Wines & Vines

November 2018 Equipment, Supplies & Services Issue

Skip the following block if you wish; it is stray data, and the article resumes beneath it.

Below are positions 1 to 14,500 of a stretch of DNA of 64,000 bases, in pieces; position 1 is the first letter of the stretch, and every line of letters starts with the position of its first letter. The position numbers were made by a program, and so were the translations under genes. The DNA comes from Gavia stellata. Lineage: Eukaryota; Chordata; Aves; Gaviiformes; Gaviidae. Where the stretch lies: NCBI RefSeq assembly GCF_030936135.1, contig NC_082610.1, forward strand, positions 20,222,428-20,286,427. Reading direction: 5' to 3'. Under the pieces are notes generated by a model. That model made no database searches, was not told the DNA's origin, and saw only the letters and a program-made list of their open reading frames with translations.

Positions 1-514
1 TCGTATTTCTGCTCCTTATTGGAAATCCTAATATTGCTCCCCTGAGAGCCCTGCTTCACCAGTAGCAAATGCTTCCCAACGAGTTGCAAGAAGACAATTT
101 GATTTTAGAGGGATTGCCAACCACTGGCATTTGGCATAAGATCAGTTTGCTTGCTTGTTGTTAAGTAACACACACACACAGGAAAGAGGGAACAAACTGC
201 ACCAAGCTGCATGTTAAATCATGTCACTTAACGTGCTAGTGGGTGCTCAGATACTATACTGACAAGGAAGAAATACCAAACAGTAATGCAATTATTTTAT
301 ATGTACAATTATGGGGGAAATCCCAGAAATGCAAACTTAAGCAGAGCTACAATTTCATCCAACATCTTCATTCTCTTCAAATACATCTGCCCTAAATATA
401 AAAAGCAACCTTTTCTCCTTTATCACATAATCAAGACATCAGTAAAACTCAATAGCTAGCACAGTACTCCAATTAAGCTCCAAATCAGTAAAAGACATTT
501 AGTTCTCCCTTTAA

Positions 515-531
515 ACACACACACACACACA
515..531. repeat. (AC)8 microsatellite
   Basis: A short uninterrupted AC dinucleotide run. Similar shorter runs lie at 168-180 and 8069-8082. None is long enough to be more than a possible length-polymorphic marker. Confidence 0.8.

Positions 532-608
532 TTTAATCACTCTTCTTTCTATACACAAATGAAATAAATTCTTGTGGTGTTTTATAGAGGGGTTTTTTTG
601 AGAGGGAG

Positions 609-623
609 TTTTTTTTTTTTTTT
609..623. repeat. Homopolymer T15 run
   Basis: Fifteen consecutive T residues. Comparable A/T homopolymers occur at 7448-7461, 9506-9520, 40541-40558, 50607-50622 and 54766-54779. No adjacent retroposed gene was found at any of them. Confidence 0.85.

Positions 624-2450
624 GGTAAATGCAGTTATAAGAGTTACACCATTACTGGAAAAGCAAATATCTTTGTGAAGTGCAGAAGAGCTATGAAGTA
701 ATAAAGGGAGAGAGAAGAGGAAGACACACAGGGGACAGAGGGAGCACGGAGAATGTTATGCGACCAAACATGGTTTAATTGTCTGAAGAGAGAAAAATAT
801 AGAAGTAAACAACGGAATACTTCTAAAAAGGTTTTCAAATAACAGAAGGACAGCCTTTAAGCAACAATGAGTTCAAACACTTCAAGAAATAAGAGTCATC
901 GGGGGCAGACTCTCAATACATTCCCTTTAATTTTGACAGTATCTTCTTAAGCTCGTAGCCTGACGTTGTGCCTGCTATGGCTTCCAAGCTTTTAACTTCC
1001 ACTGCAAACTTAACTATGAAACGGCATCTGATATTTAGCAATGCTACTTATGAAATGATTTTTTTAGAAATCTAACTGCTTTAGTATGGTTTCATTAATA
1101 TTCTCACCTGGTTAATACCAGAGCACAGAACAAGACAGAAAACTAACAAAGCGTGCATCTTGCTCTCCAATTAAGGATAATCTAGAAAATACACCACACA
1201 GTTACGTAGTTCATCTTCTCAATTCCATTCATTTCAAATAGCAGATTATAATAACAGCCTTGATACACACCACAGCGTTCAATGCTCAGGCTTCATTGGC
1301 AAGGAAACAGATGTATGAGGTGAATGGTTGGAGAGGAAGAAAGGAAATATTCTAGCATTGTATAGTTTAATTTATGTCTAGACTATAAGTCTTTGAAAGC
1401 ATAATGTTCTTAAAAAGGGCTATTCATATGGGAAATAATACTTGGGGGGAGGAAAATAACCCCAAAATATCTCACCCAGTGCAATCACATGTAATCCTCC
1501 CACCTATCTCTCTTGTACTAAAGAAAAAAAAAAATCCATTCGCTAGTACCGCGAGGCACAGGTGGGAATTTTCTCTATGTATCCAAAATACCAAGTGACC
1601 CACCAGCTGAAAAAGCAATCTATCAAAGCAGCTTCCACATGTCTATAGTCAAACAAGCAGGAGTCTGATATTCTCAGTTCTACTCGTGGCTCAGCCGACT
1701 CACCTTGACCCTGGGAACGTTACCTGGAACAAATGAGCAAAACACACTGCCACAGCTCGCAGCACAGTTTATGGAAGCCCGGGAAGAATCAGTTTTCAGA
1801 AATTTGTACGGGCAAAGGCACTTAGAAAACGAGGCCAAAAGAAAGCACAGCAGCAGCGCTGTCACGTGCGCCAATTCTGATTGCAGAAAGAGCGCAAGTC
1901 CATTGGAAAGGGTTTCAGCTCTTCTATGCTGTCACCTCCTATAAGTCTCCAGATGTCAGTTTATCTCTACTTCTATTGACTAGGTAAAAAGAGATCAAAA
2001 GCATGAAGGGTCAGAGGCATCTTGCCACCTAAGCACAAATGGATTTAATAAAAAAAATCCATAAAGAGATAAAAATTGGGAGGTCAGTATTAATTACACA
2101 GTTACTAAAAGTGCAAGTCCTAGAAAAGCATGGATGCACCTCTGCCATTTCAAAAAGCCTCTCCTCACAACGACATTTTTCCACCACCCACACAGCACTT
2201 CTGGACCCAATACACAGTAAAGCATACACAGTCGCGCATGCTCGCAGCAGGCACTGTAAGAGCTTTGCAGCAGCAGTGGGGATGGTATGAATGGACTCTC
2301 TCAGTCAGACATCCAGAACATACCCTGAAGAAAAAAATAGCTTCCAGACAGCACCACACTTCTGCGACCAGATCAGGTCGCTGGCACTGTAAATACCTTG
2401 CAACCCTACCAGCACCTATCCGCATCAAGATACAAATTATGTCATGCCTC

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72 WINES&VINES November 2018 WINEMAKING W hile many in the wine trade consider Cham- pagne the "king of wines and wine of kings," more consumers increasingly regard sparkling wine as its equally regal offspring. Astute Champagne houses long ago foresaw the future of stateside sparkling wine, with notables such as Taittinger Champagne (Domaine Carneros), Moët & Chandon (Do- maine Chandon), G.H. Mumm (Mumm Napa) and Louis Roederer (Roederer Estate) investing in California vine- yards and wineries in the 1970s and 1980s. Domestic wineries also joined the noble fizz fray. While Ohio lays claim as the first state to see successful American sparkling wine production in the 1800s, California grabbed international attention in the 1970s. Today, U.S. bubble makers abound from Oregon to New Jersey. This report analyzes six classic and non-traditional sparkling wine producers: three in California, two in Ore- gon, and one in New Jersey. All winemakers interviewed for this feature follow the méthode champenoise process of sparkling wine production. Unlike Champagne, which must follow strict production guidelines for everything from planting to pressing and aging, American sparkling wine production allows for greater latitude. A tale of terroir Champagne views terroir in terms of villages and regions, rather than the Burgundian concept based upon specific lieux-dits (named sites) or climats. The art of the blend trumps individual vineyard expressions. The United States embraces both approaches, according to winemaker inclina- tion. But some wine regions lend themselves to sparkling wine production better than others. Many view California's Anderson Valley as America's grande dame of sparkling wine production. Consulting winemaker and sparkling wine specialist Tex Sawyer said the valley is on the 39th parallel, the same as Spain, but enjoys a significant coastal influence. "This results in grapes with the same pH and total acids as Champagne due to the cool temperatures, but fully ripe grapes at harvest with po- tential alcohols of 11% due to the long, sunlit days," Sawyer said. "Pretty spectacular situation, in our opinion." Scharffenberger Cellars, founded in 1981, ranks among the first American Anderson Valley sparkling winemakers, and the winery is now owned by Maisons Marques & Domaines. "We feel that Mendocino County is an unmatched appellation for sparkling wine. Sunny, yet cool. Due to our proximity to the Pacific Ocean and a narrow valley where cool air settles, we have a large diurnal temperature shift, at times up to 50° F," said winemaker Jeffrey Jindra. "This helps retain the natu- ral acidity required for premium sparkling wine, while also providing plenty of sun for good fruit flavor." The Carneros AVA, which spans parts of Napa and So- noma counties, shares equal stature in the making of sparkling wine, attracting the likes of the Spanish company Codorníu Raventós Group. The family opened Codorníu Napa in 1991, later rechristening it Artesa Vineyards & Winery where Ana Diogo-Draper is the director of winemak- ing. The sprawling 350-acre estate includes 200 acres of intricately planted blocks designed to match varieties, clones, rootstocks and trellis systems to appropriate soils, topography, sun and wind exposures. Farther south, the mountainous, sea-breeze-buffeted Santa Cruz Mountains and Monterey Peninsula find favor, too. Barry Jackson left a lengthy winemaking career at Paul Masson to found Equinox in Santa Cruz, Calif., in 1989. Jackson produces his own sparkling wine and consults for 17 area bubbly producers, too. Another burgeoning sparkling wine region is the Wil- lamette Valley of Oregon, where Rollin Soles and Brian Croser founded Argyle Winery in 1987, the first winery in the area dedicated to sparkling wine production. Today, Oregon boasts more than 88 sparkling wine producers, and hosts an bi-annual symposium on sparkling wine at Cheme- keta Community College Northwest Wine Studies Center in Salem, Ore. In 2018, the conference's keynote speaker was Champagne expert Peter Liem, who is the author of "Champagne: The Essential Guide to the Wines, Producers and Terroirs of the Iconic Region." Many credit Andrew Davies of Radiant Sparkling Wine Company as the catalyst for Oregon's current sparkling wine revolution. Davies' company provides the special- ized equipment and technical savvy for small producers lacking the infrastructure to launch their own in-house sparkling program. R. Stuart & Co. of McMinnville, Ore., is one such suc- cessful in-house small producer, which also uses Radiant's services when needed. The winery started sparkling produc- tion in the late 1990s. "Our partner Frank Blair approached me in 1999 to start a pilot project for sparkling wine," said winemaker Rob Stuart, who told Blair he was out of his mind to think they could do it profitably, "but we both believed that Oregon, specifically the Willamette Valley, was the place that one could make not Champagne per se, but something as complex, very uniquely Oregon, and with Domestic Sparkling Wine Finds Its Identity Winemakers on both coasts of the U.S. describe their processes in producing méthode champenoise wine By L. M. Archer

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